By Nick Mitchell, managing director, EMEA, at intuitive consumer experience firm [24]7

Amazon has changed the nature of the modern customer experience. It makes such good use of the data it holds on customers that it can anticipate and predict the type of products that customer is interested in. But Amazon hasn’t just changed the retail customer experience; its influence has spread to other sectors as well. Banking and financial services is most definitely one of those other sectors. When consumers use Amazon, they get instant gratification and they expect similar speed and efficiency when dealing with their bank.

But are they getting it? The challenge for banks (and other financial services organisations) is to be able to apply that Amazon-like experience to their own customer service. How can they best go about doing so?

The importance of the right customer experience

It is more important than ever for banks to deliver a superior customer experience. Even 20 years ago, consumer choice was much more limited and banks could get away with not always delivering good service. But now it is easier for consumers to switch banks so they are less inert when doing so. The advent of the internet also means there is far more choice for when they do decide to change. In short, consumers are more empowered to switch service providers than they have ever been.

But part of the problem is that many banks only pay lip service to the idea of providing a good customer experience and because they have been around so long can be overly cautious about deploying innovations to improve the customer experience. A good example in the UK is the 2010 launch of Metro Bank PLC, the first high-street bank to be granted a licence by the Financial Services Authority (now the Financial Conduct Authority) for more than 150 years.

Nick Mitchell
Nick Mitchell

In February 2015 Metro Bank opened its 33rd branch in the UK and is seen a true success story. It has achieved this by placing the customer experience at the very core of its proposition, focusing on high quality service and customer convenience, traditional banking qualities working hand-in-hand with the latest technology.

Metro Bank canvassed the opinion of consumers and used this information to inform its proposition and overall customer experience. All stores provide instant printing and replacements for lost or stolen debit cards, free coin counting for customers and non-customers alike with Metro Bank Magic Money Machines and, Safe Deposit Boxes for customers’ valuables.It even has a ‘Dogs Rule’ policy, where customers in some branches can bring their dogs in with them and those dogs will get their own treats.

Using prediction analytics to deliver the right customer experience

This in itself is not necessarily key to delivering a superior customer experience, but it does show that anticipating your customers’ needs is an important part of delivering an experience that puts customer requirements at its core.

Metro Bank applied this to offline, high street banking. But the good news is that there is no reason why banks cannot be doing this online, where more and more consumers choose to do their banking. Every single time a bank has an interaction with a customer, they learn more about them and these large volumes of data can be used to introduce new offerings that target pre-defined segments based on location, demographics, psychographics, and other factors. Banks can then more accurately anticipate financial needs and provide an improved service, identifying and anticipating market trends.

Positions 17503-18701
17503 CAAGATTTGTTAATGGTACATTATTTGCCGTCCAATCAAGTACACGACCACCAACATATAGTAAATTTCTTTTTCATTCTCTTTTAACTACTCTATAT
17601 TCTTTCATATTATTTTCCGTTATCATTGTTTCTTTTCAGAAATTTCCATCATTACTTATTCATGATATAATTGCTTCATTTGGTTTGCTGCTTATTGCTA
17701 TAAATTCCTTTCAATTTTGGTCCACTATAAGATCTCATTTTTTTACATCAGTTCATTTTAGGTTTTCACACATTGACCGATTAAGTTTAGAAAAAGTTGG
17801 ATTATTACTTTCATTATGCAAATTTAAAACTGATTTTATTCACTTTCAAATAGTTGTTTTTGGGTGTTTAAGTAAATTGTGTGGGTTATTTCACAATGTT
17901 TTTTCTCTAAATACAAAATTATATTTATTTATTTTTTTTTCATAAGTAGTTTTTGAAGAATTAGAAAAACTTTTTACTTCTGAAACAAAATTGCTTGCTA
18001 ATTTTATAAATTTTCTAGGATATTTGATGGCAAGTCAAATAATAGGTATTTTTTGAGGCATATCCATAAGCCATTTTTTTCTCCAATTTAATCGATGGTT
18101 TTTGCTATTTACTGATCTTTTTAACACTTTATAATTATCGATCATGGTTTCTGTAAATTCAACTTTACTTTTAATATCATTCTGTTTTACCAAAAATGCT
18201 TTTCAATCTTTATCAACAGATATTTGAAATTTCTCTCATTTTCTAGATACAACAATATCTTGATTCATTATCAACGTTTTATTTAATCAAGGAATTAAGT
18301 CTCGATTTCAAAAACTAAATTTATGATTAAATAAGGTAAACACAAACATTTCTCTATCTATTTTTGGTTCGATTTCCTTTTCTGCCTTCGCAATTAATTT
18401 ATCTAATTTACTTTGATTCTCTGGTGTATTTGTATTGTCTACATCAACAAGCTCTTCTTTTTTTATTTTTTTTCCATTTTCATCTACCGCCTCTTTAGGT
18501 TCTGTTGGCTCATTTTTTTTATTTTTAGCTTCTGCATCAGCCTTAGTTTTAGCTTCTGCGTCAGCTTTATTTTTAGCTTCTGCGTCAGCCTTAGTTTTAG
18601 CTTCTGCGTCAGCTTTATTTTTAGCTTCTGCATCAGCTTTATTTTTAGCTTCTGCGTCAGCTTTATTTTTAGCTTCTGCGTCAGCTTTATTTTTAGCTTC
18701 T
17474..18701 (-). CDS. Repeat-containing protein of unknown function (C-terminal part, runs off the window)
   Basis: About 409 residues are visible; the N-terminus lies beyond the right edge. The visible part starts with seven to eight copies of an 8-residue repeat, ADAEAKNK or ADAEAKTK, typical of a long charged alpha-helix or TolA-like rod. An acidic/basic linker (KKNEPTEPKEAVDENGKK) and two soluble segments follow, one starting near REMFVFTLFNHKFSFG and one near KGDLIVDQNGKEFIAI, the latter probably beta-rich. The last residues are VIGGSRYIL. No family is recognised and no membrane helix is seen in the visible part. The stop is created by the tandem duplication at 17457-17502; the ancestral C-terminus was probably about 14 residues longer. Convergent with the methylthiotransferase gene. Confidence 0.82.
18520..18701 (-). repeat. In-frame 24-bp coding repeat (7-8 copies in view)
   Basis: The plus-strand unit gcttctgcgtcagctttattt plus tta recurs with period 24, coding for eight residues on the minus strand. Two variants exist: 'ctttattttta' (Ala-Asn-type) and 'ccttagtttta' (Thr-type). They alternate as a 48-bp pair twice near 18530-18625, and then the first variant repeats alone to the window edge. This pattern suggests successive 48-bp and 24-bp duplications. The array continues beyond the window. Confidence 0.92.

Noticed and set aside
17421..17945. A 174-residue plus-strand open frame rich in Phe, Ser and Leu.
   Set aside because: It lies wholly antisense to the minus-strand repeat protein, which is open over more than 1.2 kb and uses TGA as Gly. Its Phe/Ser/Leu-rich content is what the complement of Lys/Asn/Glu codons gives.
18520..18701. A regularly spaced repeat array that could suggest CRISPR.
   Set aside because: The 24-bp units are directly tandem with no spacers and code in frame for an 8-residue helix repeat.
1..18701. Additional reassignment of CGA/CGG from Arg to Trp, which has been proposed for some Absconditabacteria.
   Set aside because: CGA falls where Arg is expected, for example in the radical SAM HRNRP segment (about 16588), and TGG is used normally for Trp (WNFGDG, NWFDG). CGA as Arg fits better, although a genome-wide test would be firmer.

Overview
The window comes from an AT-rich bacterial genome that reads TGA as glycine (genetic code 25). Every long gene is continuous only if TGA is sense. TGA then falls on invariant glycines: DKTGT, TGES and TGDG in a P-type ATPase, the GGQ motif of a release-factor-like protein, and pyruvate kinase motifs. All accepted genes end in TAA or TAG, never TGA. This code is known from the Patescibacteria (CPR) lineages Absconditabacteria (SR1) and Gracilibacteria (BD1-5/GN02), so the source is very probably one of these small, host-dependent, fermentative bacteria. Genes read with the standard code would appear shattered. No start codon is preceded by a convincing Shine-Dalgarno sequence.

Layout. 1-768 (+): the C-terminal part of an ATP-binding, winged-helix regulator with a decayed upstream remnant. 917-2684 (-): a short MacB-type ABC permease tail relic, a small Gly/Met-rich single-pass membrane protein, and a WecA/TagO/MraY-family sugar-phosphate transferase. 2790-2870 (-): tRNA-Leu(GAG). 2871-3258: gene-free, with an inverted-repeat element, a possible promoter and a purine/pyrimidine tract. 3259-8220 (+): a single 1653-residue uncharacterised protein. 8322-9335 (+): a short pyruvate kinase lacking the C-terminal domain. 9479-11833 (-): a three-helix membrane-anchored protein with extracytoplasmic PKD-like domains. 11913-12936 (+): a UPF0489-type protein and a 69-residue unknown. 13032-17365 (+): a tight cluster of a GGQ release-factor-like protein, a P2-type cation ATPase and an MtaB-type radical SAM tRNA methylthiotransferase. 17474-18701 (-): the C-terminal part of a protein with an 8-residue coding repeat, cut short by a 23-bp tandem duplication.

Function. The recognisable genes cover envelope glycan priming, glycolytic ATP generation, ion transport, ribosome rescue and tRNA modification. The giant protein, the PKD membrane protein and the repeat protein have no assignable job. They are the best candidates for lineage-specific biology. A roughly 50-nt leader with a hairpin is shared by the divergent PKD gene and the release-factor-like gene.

[24]7 works with FS organisations to deliver a predictive experience for their customers that anticipates requirements to smooth the path of their interaction. This is done by analysing the customer data and developing smart models, which learn to adapt and intuit customer needs. Using these big data techniques to reduce customer effort will pay dividends in brand loyalty and reduce resources required for managing enquiries, not to mention complaints. However, the benefits can also extend into the capability to support cross-selling and upselling:  the system learns to understand customer requirements and patterns, then suggests relevant complementary products and services in any channel.

So not only can predictive analytics based on customer data help anticipate customer needs, it is also a growth opportunity.  Leveraging big data predictive analytics with customer service can help a brand focus on building this customer trust, thus leading to overall higher profitability.

Don’t let customer experience be an afterthought

The ultimate in FS customer experience would be if banks could just ‘know’ what a customer is looking for on their website. Or if when calling the bank, the agent would already know what page the customer is visiting on their website or mobile app and be able to offer a solution to any problem.

We are really not too far away from that situation. However, many large FS organisations tend to put different departments in silos. Customer service becomes an afterthought because products have to be delivered, then marketed and then bring people into a branch or onto a website. The process goes on and on, and then the last thing that gets discussed is the customer experience.

Yet the customer service experience is part of the product experience, and it’s hugely important. Banks must start getting their customer experience teams define what they will provide to the customer at the very start, and base their products and services on this. Once they start approaching banking from this perspective, deploying predictive analytics to anticipate customer requirements, then they will be able to offer a truly modern banking customer experience.

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